Compare any two graphics cards:
GeForce GTX 560 Ti 448 vs Radeon HD 7850
IntroThe GeForce GTX 560 Ti 448 has a GPU core speed of 732 MHz, and the 1280 MB of GDDR5 memory is set to run at 900 MHz through a 320-bit bus. It also features 448 SPUs, 56 Texture Address Units, and 40 ROPs.
Compare those specifications to the Radeon HD 7850, which has a core clock speed of 860 MHz and a GDDR5 memory speed of 1200 MHz. It also uses a 256-bit bus, and makes use of a 28 nm design. It features 1024 SPUs, 64 TAUs, and 32 Raster Operation Units.
Power Usage and Theoretical Benchmarks
Power Consumption (Max TDP)
Theoretically speaking, the Radeon HD 7850 should be a small bit faster than the GeForce GTX 560 Ti 448 overall. (explain)
Texel RateThe Radeon HD 7850 is quite a bit (approximately 34%) more effective at AF than the GeForce GTX 560 Ti 448. (explain)
Pixel RateIf running with lots of anti-aliasing is important to you, then the GeForce GTX 560 Ti 448 is superior to the Radeon HD 7850, though not by far. (explain)
Please note that the above 'benchmarks' are all just theoretical - the results were calculated based on the card's specifications, and real-world performance may (and probably will) vary at least a bit.
Please note that the price comparisons are based on search keywords - sometimes it might show cards with very similar names that are not exactly the same as the one chosen in the comparison. We do try to filter out the wrong results as best we can, though.
Memory Bandwidth: Bandwidth is the maximum amount of information (counted in MB per second) that can be moved past the external memory interface within a second. The number is calculated by multiplying the card's bus width by the speed of its memory. In the case of DDR type RAM, it should be multiplied by 2 again. If it uses DDR5, multiply by 4 instead. The better the memory bandwidth, the faster the card will be in general. It especially helps with anti-aliasing, High Dynamic Range and higher screen resolutions.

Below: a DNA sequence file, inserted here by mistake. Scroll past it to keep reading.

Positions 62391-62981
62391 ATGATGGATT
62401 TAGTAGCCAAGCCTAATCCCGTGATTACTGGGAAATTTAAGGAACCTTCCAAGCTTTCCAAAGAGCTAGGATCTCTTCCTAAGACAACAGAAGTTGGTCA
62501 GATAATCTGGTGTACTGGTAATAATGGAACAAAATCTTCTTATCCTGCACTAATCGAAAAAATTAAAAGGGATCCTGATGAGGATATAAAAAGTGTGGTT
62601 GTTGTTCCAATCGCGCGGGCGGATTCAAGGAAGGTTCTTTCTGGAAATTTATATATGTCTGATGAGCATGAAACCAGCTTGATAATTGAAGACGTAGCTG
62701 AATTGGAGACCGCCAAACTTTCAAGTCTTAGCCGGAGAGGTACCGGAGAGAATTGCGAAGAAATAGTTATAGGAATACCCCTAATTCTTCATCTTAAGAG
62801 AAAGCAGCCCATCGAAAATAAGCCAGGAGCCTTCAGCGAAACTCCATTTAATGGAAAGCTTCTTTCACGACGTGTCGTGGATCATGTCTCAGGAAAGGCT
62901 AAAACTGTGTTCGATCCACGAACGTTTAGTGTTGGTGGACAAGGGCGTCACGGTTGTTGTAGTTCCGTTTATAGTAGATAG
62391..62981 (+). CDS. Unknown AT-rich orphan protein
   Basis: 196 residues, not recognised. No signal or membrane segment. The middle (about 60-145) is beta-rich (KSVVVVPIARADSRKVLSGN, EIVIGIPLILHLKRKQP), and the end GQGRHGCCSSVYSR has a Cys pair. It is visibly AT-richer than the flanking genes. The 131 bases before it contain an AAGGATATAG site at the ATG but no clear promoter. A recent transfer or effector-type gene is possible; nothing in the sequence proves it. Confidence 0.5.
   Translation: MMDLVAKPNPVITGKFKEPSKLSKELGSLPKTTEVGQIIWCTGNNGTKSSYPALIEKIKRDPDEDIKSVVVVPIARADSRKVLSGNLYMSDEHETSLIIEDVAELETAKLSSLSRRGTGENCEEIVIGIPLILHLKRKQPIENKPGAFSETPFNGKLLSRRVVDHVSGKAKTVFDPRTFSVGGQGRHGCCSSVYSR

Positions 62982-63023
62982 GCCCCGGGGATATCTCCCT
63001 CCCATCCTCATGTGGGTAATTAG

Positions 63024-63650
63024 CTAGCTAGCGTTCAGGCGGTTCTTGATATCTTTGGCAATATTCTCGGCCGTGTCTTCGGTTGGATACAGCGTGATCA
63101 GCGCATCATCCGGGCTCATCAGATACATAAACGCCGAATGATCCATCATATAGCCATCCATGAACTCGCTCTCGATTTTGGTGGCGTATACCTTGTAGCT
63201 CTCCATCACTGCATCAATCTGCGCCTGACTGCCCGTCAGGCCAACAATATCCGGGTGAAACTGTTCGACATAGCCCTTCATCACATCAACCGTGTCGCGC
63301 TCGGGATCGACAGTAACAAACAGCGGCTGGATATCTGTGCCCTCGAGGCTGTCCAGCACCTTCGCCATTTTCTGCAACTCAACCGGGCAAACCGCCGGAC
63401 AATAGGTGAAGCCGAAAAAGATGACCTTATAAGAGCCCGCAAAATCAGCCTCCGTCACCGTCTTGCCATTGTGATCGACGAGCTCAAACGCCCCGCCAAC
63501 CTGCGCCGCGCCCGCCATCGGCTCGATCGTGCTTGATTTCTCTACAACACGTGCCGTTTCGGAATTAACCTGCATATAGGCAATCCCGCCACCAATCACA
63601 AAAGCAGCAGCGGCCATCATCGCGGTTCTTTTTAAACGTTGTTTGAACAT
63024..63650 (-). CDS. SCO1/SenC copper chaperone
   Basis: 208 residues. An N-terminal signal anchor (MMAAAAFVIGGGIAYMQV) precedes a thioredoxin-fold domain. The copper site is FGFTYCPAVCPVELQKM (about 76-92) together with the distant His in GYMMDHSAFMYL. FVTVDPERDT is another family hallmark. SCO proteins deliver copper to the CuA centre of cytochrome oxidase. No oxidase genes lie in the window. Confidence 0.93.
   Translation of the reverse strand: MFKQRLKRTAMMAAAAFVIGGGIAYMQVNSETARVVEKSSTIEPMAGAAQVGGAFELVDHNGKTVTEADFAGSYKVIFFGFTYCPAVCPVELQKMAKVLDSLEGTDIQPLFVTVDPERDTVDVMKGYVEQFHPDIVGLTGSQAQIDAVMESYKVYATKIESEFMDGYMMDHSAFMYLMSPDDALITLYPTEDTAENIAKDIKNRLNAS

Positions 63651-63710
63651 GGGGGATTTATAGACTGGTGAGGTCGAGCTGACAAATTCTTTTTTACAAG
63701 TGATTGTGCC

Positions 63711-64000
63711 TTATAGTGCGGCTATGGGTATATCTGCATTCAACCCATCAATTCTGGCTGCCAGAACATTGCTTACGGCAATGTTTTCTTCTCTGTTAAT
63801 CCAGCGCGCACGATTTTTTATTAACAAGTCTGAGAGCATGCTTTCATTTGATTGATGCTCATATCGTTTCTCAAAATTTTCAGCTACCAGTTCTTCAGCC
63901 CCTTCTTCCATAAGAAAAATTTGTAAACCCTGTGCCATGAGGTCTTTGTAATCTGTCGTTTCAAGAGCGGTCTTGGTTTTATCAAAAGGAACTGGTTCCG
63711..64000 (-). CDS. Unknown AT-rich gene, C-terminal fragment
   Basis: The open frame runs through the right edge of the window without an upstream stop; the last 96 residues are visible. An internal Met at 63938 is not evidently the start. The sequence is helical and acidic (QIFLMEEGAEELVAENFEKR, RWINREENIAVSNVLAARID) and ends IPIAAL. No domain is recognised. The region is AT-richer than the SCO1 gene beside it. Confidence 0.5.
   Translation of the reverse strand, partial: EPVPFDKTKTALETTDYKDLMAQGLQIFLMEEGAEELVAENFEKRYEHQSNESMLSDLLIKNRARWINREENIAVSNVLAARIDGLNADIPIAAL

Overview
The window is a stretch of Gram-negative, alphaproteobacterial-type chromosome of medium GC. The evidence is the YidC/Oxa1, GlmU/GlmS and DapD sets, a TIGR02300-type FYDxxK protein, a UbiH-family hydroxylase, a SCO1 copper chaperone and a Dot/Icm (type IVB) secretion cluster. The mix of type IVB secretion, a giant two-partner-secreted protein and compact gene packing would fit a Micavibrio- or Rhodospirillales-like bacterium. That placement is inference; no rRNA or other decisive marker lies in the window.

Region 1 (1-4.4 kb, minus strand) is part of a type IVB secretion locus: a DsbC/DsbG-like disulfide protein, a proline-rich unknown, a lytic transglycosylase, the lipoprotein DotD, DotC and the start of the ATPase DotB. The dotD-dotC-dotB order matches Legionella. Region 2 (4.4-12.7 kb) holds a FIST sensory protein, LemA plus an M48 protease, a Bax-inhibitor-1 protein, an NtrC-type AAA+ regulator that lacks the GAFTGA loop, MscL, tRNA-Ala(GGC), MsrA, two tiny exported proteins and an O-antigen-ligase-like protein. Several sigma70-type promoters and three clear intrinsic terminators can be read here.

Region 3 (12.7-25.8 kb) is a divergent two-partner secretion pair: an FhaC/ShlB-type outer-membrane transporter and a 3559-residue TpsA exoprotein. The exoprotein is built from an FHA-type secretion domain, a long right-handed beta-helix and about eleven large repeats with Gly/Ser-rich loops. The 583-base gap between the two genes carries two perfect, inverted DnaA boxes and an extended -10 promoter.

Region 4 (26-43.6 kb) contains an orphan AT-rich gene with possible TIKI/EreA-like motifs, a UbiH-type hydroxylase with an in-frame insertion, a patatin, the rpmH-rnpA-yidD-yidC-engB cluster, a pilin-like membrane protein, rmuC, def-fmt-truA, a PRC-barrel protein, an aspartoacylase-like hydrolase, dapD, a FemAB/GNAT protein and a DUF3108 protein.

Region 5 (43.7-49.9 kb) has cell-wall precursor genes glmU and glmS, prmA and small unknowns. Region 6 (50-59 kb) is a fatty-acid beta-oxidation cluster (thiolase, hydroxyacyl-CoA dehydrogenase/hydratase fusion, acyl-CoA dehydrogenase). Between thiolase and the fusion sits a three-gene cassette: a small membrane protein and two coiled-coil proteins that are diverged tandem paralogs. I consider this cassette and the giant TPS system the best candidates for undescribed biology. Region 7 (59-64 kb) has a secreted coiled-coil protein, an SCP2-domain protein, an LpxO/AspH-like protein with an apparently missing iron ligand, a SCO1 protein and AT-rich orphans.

Texel Rate: Texel rate is the maximum number of texture map elements (texels) that can be processed per second. This figure is worked out by multiplying the total texture units of the card by the core clock speed of the chip. The higher this number, the better the graphics card will be at handling texture filtering (anisotropic filtering - AF). It is measured in millions of texels applied in a second.
Pixel Rate: Pixel rate is the maximum number of pixels that the graphics card can possibly write to its local memory in one second - measured in millions of pixels per second. The number is calculated by multiplying the amount of colour ROPs by the clock speed of the card. ROPs (Raster Operations Pipelines - aka Render Output Units) are responsible for outputting the pixels (image) to the screen. The actual pixel output rate is also dependant on lots of other factors, most notably the memory bandwidth - the lower the bandwidth is, the lower the potential to reach the max fill rate.